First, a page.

But in 1999 with the rise to power of the late Hugo Chávez – whose social and economic reforms initially endeared him to the poor but also set up an unsustainable system of state spending – Venezuela’s economy began to creep toward a crisis.


The situation has been exacerbated by Maduro, Chávez’s successor, who took power in 2013, and by a plunge in global oil prices in 2015. The International Monetary Fund projects Venezuela’s inflation rate could reach 720 percent this year, and 93 percent of Venezuelans said their income was not sufficient to buy the food they need, according to a study by some of country’s top universities.

Food shortages in the country have gotten so bad that Coca-Cola ceased production in Venezuela in 2016 because there was not enough sugar.

The economic mismanagement paired with Maduro’s crackdown on civil rights has led to a widespread protest movement that has engulfed Venezuela for nearly four months.

The situation in Venezuela is one of the greatest tragedies, if not the greatest tragedy, in our hemisphere over the last 20 years.

- Jason Marczak, director of the Latin America Economic Growth Initiative at the Atlantic Council

Most of the 114 people who have died in the anti-government protests have been young men killed by gunfire, but the death toll also includes looters, police allegedly attacked by protesters and civilians killed in accidents related to roadblocks set up during demonstrations.

The protests began in April following a Supreme Court ruling that stripped the opposition-controlled National Assembly of its remaining powers. Though quickly reversed, the decision ignited a protest movement against Maduro.

The Trump administration earlier this week announced sanctions on 13 current and former members of Maduro's administration, freezing their U.S. assets and barring Americans from doing business with them. The U.S. also joined with a dozen other regional governments in urging Maduro to suspend Sunday's election of a national assembly for rewriting the charter.

Far from derailing Maduro, the Venezuelan leader appeared emboldened by the sanctions, praising those accused by the U.S. government of undermining the nation's democracy and abusing human rights.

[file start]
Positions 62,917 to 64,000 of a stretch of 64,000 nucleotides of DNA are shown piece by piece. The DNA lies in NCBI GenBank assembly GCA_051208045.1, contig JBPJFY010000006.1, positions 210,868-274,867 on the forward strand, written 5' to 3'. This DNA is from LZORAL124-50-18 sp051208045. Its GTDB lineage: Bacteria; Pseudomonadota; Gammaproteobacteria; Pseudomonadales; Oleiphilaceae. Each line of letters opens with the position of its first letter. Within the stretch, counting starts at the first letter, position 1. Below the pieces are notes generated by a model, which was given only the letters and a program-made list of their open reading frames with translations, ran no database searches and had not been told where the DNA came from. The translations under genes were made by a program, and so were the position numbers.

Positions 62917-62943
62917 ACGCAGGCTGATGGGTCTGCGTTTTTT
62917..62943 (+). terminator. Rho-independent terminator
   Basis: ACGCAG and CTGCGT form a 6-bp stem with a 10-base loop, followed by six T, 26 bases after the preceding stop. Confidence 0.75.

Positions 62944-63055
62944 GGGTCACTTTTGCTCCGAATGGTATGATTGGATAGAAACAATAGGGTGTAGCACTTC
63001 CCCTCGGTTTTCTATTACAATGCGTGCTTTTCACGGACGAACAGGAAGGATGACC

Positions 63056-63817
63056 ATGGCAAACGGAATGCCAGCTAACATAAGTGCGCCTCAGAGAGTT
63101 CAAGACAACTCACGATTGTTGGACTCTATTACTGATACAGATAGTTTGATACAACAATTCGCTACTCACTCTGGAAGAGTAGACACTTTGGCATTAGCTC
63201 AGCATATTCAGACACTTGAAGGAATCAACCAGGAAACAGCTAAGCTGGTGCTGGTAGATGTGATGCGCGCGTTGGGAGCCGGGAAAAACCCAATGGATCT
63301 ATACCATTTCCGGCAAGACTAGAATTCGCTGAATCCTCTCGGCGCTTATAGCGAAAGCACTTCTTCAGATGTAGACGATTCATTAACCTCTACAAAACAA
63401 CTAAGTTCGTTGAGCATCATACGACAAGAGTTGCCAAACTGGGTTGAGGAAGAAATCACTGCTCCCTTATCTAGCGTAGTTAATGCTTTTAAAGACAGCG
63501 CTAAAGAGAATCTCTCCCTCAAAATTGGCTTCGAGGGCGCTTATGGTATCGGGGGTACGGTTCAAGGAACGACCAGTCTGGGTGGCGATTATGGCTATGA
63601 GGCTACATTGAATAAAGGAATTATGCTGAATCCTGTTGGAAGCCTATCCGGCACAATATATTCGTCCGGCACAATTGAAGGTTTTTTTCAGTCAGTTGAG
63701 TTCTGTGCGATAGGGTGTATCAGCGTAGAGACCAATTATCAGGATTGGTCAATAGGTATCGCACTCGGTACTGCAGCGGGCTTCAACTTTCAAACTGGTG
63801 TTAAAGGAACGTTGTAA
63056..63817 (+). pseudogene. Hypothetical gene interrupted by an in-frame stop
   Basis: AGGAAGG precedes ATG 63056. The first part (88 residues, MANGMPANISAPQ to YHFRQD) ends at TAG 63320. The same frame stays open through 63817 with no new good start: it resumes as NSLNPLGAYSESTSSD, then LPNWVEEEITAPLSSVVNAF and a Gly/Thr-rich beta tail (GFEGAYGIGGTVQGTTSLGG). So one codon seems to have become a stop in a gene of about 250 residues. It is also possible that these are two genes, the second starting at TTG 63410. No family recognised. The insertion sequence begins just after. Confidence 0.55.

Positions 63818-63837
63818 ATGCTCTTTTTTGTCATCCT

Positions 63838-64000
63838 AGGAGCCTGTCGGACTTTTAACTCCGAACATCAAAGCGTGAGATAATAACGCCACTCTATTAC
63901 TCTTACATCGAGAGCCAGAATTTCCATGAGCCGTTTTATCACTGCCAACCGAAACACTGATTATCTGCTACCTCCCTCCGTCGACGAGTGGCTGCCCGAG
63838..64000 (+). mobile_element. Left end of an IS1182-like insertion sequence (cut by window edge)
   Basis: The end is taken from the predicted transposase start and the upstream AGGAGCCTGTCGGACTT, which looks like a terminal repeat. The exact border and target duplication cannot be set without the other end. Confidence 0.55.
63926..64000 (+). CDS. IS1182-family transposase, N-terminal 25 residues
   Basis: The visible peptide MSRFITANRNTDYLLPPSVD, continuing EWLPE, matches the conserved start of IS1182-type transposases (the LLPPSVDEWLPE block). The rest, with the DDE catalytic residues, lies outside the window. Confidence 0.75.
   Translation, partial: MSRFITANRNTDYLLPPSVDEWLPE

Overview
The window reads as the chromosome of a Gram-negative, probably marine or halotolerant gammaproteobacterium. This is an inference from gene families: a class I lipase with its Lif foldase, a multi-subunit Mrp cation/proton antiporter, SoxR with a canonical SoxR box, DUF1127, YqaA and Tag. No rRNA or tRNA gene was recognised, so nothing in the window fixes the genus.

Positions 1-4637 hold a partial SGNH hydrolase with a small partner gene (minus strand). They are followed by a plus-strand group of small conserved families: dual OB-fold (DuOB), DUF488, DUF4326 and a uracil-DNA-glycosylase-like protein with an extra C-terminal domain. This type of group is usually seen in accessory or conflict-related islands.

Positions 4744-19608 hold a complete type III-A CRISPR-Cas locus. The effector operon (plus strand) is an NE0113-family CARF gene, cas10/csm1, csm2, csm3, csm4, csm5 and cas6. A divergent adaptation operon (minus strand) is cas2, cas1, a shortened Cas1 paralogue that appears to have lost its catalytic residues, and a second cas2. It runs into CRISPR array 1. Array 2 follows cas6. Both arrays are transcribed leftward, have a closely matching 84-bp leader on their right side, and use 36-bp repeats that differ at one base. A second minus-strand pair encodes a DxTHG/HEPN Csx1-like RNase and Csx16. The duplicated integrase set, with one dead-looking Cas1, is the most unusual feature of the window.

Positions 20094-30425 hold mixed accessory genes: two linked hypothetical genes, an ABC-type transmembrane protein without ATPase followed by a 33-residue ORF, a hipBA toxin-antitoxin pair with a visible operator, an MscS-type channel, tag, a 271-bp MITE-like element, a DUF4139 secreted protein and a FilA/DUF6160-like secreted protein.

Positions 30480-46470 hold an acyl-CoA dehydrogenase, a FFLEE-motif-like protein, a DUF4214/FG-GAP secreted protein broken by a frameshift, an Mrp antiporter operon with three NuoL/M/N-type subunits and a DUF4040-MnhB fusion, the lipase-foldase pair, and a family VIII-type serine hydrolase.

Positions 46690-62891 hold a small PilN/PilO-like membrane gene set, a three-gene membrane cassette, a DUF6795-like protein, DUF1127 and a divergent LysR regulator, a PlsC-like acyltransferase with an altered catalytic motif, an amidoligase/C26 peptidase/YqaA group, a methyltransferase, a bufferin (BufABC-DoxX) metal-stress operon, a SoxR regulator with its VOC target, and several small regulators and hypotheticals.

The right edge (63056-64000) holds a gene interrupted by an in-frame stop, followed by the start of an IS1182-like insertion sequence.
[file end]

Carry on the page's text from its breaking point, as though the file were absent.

"We don't recognize any sanction," he said. "For us, it's a recognition of morality, loyalty to the nation and civic honesty."


The U.S. on Thursday also ordered relatives of American diplomats working in Venezuela to leave the country ahead of Sunday’s vote. The State Department said it's also allowing U.S. government workers to depart the embassy in Caracas and limiting the movement of those who stay. 

Few specifics have been disclosed on what constitutional changes might be in store following the vote. But allies of the socialist president say the assembly will target opposition leaders, stirring warnings Maduro will use the assembly to install an autocratic regime.

A June survey by Venezuelan polling firm Datanalisis said just 23 percent favor the constituent assembly. Only 19 percent said they thought a new constitution would "guarantee the peace of stability of the country," as Maduro has asserted. Nearly half said they believe the purpose of the assembly is to ensure Maduro stays in power.

Earlier this month, more than 7.5 million Venezuelans voted in an unofficial opposition referendum rejecting the constitution rewrite.

But those numbers do not mean Venezuelans are unlikely to show up at polling stations Sunday. Aside from government loyalists, groups of state workers and government organization are being mobilized and pressured to cast ballots.

The Associated Press contributed to this report.